A nativist former top Trump White House official on Wednesday exhorted Gov. Doug Ducey to use Arizona’s National Guard to turn immigrants back at the border.
Ken Cuccinelli, a top United States Citizenship and Immigration Services official in Donald Trump’s administration, said Ducey has the constitutional ability to direct national guardsmen to remove those crossing the southern border. Cuccinelli, who is now a senior fellow on immigration issues at the conservative Center for Renewing America, pointed to the “self defense clause” of the Constitution that prohibits states from engaging in war unless they’re facing immediate danger or active invasion. He said the recent influx of immigrants qualifies as such.
“Thumbprint them, give them food and water and send them back,” he said.
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Cuccinelli spoke at the Arizona Capitol Wednesday, flanked by several Republican state legislators.
With the U.S. seeing a record-breaking number of encounters at its southern border that is straining Border Patrol agents and the country’s capacity to process migrants, Republican leaders in Arizona and nationally have insisted there is an “open border” and that the influx of migrants — many seeking asylum — are foreign invaders who need to be repelled.
Under Cuccinelli’s approach, immigrants would be blocked from entry and returned immediately, without the due process outlined in U.S. immigration law or regard for federal and international asylum laws.
For nearly two years, federal border agents have been doing just that. The Trump and Biden administration have used the public health Title 42 authority, which effectively closed U.S. borders and allows border agents to immediately expel anyone they encounter at and between official ports of entry, even if they are seeking asylum under U.S. law.
The Remain in Mexico policy, which came back into effect last month, also allows federal immigration agents to send back asylum seekers to Mexico to wait and reside there while their immigration cases in the U.S. are processed.
Since April, Ducey has deployed about 150 members of the Arizona National Guard on a “border security mission” to support local and state law enforcement with camera maintenance and monitoring, and medical operations in detention centers, among other things, according to the Governor’s Office.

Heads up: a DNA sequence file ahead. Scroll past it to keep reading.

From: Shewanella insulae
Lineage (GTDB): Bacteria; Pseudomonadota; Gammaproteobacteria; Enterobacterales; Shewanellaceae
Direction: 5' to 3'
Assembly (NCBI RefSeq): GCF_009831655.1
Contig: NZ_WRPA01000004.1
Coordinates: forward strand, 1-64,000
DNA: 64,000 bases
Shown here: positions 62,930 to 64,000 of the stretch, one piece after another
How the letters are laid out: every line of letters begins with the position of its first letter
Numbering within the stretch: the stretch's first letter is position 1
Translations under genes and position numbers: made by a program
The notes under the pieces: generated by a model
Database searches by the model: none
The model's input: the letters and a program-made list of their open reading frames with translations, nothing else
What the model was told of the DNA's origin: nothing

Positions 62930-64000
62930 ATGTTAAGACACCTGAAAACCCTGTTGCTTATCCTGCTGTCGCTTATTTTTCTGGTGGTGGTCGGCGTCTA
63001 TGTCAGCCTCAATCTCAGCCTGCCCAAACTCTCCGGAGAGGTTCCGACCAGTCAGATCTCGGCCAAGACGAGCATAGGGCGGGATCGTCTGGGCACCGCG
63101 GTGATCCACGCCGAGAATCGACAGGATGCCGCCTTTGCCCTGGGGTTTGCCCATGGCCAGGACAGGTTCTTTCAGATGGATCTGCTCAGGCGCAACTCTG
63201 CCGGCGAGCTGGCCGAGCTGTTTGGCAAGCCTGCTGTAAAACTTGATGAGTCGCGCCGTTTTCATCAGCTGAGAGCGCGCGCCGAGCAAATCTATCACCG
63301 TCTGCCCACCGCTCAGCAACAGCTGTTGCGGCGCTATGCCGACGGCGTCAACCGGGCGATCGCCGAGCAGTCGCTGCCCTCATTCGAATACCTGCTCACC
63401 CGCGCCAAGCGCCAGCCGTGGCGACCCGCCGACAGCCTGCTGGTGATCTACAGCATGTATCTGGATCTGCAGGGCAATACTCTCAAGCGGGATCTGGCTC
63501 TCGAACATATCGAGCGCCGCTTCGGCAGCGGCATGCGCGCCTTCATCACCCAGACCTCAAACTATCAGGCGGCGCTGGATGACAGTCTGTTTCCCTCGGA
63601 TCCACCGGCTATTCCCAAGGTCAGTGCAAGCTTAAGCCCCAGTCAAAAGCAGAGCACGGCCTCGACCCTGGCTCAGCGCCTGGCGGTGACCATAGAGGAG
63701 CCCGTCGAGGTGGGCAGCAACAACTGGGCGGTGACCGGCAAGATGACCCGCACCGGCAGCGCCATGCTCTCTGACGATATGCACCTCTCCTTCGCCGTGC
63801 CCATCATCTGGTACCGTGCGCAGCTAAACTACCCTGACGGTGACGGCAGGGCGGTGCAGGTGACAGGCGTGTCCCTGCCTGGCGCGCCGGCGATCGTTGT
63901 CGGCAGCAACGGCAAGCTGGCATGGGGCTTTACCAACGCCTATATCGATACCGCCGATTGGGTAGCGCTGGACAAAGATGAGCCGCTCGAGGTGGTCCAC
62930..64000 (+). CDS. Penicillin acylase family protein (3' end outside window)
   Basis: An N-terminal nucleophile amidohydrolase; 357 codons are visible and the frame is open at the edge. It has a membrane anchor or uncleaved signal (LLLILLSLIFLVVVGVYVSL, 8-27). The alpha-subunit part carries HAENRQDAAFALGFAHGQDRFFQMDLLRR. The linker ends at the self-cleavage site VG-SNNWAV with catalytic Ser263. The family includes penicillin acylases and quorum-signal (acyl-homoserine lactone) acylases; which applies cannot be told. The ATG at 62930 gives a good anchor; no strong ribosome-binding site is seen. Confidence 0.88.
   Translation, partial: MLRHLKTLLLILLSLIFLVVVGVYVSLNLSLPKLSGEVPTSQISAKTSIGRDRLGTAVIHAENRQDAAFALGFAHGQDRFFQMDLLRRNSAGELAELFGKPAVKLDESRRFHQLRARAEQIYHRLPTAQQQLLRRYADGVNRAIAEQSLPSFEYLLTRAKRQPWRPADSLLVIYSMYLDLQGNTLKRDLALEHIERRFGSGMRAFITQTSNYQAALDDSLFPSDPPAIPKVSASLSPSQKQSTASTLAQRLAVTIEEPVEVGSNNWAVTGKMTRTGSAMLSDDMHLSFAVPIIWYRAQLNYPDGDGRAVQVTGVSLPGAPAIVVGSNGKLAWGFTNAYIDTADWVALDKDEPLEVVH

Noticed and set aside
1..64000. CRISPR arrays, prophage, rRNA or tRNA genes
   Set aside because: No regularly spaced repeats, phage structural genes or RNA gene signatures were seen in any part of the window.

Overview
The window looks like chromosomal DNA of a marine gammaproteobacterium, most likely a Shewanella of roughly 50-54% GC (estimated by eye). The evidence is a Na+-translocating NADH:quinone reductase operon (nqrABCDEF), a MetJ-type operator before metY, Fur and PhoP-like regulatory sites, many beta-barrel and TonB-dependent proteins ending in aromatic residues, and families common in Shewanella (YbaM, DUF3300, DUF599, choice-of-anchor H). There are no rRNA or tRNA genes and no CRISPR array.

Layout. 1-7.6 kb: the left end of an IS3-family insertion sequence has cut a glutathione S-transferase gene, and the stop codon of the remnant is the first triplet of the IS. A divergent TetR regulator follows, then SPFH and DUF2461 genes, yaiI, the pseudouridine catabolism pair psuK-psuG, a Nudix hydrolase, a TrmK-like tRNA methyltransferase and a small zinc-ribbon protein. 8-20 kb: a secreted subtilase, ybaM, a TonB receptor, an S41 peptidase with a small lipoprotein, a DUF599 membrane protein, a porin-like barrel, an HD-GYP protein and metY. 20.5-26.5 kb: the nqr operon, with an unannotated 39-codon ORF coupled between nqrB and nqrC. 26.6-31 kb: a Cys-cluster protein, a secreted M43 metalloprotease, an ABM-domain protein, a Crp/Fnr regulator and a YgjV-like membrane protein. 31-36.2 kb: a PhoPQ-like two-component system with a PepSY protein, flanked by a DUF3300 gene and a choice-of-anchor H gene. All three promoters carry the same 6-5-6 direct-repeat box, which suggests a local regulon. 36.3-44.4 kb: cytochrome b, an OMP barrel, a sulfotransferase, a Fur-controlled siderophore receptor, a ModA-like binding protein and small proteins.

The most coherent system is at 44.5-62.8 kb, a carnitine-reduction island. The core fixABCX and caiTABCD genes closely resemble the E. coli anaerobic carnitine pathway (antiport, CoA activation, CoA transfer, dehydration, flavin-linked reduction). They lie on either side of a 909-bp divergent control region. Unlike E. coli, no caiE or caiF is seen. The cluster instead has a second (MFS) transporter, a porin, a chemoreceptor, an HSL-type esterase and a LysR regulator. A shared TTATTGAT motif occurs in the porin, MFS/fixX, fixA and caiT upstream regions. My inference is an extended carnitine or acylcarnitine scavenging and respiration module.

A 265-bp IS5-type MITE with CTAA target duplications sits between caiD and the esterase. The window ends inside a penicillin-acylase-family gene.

Immigration fearmongering twists data and history
Sen. Sonny Borrelli, R-Lake Havasu City, said precedent for involving the National Guard in immigration affairs had already been set by President Woodrow Wilson’s National Defense Act of 1916, which was enacted in response to raids by armed Mexican revolutionaries and U.S. troops being held by the Mexican president. There’s no precedent for a governor commanding national guardsmen to expel migrants.
Rep. John Kavanagh, a Fountain Hills Republican, lamented that the Supreme Court found it was unconstitutional for Arizona to enforce immigration law. Laws like Senate Bill 1070, he said, allow police officers to detain those suspected of illegal entry, but there’s a disconnect when they’re turned over to federal immigration agents.
“The real problem is when we legally apprehend them, the current administration rolls out the welcome wagon and relocates them,” Kavanagh said.
Republicans nationwide have condemned the priorities for enforcement that immigration agents were directed to follow under President Joe Biden. While all undocumented immigrants were a priority for arrest and removal under Trump, the Biden administration has said U.S. Immigration and Customs Enforcement must follow guidelines that prioritize those with a criminal record or who pose a threat to national or border security.